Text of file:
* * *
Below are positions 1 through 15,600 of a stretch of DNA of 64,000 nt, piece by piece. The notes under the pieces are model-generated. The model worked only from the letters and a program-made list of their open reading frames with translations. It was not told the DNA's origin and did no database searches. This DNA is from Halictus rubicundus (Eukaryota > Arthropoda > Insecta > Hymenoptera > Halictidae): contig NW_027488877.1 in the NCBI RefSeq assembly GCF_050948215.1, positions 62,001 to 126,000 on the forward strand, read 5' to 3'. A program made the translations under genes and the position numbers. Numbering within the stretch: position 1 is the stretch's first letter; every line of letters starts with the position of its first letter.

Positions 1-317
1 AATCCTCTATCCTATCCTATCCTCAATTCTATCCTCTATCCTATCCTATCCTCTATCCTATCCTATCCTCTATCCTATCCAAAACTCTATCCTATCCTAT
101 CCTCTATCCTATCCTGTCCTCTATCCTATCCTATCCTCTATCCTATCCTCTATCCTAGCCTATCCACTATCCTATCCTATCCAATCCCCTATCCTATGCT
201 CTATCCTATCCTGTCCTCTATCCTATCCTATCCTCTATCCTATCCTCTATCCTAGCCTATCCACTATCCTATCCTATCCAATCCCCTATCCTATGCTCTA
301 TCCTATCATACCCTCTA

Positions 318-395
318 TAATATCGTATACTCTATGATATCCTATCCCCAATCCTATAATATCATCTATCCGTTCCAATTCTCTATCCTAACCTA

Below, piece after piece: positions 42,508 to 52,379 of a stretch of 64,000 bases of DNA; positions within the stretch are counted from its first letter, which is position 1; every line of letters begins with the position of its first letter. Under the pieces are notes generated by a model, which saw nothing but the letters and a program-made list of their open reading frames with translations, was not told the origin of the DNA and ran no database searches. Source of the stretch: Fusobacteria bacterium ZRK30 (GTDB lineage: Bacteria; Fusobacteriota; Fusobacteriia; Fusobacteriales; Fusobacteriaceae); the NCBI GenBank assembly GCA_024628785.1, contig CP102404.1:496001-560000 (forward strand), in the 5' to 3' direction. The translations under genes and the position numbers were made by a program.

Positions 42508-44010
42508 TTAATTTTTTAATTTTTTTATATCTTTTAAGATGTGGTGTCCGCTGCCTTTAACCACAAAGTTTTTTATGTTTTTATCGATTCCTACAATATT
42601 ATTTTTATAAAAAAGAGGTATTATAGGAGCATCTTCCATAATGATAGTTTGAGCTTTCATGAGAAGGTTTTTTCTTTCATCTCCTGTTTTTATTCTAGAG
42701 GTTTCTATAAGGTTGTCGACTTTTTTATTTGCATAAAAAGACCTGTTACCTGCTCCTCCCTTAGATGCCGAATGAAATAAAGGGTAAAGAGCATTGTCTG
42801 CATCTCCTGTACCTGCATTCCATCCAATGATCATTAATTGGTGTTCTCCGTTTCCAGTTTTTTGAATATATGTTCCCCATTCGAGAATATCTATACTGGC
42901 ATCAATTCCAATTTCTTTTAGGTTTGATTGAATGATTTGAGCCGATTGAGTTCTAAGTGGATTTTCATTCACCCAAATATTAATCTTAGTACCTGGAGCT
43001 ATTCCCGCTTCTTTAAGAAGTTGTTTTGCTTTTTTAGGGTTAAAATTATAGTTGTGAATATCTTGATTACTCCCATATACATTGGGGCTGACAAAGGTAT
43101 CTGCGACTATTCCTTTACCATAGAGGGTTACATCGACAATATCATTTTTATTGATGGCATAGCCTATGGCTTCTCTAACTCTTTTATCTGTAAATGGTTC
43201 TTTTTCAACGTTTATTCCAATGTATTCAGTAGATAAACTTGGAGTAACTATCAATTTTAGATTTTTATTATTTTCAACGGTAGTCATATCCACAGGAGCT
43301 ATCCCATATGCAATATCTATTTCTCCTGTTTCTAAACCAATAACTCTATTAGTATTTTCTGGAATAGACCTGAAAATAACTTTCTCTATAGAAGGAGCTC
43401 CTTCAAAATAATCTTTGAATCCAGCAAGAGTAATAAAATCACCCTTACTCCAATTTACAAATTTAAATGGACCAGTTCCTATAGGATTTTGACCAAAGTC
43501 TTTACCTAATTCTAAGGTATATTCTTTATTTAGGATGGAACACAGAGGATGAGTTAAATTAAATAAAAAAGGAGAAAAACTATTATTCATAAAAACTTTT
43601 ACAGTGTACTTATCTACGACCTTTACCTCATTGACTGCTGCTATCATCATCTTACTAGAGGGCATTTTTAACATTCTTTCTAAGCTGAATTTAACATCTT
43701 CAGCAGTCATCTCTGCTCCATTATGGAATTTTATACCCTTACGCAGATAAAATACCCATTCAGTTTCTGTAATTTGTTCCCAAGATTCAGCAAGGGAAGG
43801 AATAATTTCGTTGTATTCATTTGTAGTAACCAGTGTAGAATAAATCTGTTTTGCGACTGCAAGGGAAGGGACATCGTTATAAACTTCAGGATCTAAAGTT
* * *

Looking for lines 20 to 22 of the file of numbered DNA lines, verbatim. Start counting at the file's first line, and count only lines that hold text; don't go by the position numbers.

43401 CTTCAAAATAATCTTTGAATCCAGCAAGAGTAATAAAATCACCCTTACTCCAATTTACAAATTTAAATGGACCAGTTCCTATAGGATTTTGACCAAAGTC
43501 TTTACCTAATTCTAAGGTATATTCTTTATTTAGGATGGAACACAGAGGATGAGTTAAATTAAATAAAAAAGGAGAAAAACTATTATTCATAAAAACTTTT
43601 ACAGTGTACTTATCTACGACCTTTACCTCATTGACTGCTGCTATCATCATCTTACTAGAGGGCATTTTTAACATTCTTTCTAAGCTGAATTTAACATCTT